clois·​ter | \ ˈklȯi-stər How to pronounce cloister (audio) \

Definition of cloister

 (Entry 1 of 2)

1a : a monastic establishment
b : an area within a monastery or convent to which the religious are normally restricted
c : monastic life young men and women choosing the cloister as a way of life
d : a place or state of seclusion … the Internet broke out of its academic cloister and started cavorting in the mainstream.— Paul McFedries
2 : a covered passage on the side of a court usually having one side walled and the other an open arcade or colonnade The courtyard is surrounded with a cloister.


cloistered; cloistering\ ˈklȯi-​st(ə-​)riŋ How to pronounce cloister (audio) \

Definition of cloister (Entry 2 of 2)

transitive verb

1 : to seclude from the world in or as if in a cloister a scientist who cloisters herself in a laboratory policy makers are cloistered for the weekend, trying to stave off a default that they fear could trigger an international financial panic— Art Pine
2 : to surround with a cloister cloistered gardens

Illustration of cloister

Illustration of cloister


cloister 2

In the meaning defined above

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Synonyms for cloister

Synonyms: Noun

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Did You Know?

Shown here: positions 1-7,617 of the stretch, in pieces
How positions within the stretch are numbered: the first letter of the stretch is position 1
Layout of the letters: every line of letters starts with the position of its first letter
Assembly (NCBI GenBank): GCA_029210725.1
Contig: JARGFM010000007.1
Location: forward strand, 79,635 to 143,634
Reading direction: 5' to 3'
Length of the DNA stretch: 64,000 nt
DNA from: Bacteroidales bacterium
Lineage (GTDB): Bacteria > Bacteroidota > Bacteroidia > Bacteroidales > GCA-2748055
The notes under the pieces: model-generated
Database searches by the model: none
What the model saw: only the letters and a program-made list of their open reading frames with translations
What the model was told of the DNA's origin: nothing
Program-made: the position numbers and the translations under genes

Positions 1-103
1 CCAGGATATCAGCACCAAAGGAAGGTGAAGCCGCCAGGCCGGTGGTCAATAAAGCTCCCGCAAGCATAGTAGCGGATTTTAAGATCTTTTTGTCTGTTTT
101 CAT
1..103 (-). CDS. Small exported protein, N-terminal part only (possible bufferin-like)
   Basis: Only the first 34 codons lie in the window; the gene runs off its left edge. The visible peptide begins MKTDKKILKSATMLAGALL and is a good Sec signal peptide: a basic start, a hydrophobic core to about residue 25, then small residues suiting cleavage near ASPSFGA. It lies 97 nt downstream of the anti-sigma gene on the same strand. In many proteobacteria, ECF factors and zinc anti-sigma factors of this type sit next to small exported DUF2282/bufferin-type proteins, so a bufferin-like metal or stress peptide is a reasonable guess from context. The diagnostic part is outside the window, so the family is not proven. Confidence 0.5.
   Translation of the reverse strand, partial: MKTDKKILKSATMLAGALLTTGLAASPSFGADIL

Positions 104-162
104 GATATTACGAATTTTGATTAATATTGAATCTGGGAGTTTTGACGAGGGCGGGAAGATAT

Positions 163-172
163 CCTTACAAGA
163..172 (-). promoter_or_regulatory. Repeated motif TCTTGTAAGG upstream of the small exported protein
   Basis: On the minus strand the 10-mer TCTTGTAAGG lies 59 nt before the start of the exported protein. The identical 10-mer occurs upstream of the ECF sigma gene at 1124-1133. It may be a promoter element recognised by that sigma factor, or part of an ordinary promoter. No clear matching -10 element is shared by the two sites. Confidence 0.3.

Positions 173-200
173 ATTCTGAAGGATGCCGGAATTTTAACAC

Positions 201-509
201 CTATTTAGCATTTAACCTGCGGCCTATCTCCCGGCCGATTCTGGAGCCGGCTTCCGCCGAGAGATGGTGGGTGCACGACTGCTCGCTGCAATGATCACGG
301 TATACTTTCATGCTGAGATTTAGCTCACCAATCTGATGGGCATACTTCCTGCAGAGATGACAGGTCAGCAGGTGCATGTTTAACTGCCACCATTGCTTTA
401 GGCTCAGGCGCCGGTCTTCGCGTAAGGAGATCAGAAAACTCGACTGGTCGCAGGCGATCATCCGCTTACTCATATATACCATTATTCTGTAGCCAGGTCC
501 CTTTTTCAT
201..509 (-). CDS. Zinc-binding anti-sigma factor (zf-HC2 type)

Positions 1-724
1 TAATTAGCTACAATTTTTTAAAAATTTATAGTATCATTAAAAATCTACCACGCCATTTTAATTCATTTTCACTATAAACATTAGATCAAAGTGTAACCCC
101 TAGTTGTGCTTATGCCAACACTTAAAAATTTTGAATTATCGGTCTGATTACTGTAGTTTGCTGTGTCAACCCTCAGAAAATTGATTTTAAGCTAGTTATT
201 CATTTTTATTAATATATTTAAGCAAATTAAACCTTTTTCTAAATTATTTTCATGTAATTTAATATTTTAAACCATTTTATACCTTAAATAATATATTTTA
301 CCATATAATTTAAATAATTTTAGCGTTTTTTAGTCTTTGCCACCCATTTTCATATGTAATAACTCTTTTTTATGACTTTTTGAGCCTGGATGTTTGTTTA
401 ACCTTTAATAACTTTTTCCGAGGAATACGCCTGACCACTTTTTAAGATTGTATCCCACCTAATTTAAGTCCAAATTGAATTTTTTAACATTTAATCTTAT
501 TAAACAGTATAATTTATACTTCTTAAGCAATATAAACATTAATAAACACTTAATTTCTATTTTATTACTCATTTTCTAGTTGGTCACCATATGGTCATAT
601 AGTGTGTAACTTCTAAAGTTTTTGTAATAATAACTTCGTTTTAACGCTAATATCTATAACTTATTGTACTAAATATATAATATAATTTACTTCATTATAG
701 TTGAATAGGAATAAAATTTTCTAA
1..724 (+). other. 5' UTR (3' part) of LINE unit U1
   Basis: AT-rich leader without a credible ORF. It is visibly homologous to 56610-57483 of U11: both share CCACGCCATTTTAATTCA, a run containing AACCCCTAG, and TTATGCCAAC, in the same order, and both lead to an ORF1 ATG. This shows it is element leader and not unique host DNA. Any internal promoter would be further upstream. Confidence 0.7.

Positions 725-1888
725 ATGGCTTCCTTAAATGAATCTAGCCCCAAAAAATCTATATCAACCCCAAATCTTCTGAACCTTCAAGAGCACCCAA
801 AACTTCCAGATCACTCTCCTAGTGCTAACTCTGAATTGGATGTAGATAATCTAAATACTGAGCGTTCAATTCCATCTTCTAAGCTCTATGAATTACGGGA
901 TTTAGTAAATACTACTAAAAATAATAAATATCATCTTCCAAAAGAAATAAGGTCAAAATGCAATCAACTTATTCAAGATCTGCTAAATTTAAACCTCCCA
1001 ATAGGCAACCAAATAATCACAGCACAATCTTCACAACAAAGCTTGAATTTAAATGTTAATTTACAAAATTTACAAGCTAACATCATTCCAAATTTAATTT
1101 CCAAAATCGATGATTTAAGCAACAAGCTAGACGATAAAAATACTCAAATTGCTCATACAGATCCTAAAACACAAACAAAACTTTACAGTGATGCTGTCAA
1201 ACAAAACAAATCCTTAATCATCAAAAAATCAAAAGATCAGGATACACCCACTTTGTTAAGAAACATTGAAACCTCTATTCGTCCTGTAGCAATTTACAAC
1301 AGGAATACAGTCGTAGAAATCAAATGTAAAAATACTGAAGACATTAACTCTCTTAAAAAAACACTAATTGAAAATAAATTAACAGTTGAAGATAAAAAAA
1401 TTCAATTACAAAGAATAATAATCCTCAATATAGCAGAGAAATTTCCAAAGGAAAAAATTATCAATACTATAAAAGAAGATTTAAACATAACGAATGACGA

Cloister first entered the English language as a noun in the 13th century; it referred then (as it still does) to a convent or monastery. More than three centuries later, English speakers began using the verb "cloister" to mean "to seclude in or as if in a cloister." Today the noun can also refer to the monastic life or to a covered and usually arched passage along or around a court. You may also encounter "cloistered" with the meaning "surrounded with a covered passage," as in "cloistered gardens." "Cloister" ultimately derives from the Latin verb claudere, meaning "to close." Other words that can be traced back to the prolific "claudere" include "close," "conclude," "exclude," "include," "preclude," "seclude," and "recluse."

Examples of cloister in a Sentence

Noun monks living in a cloister in the country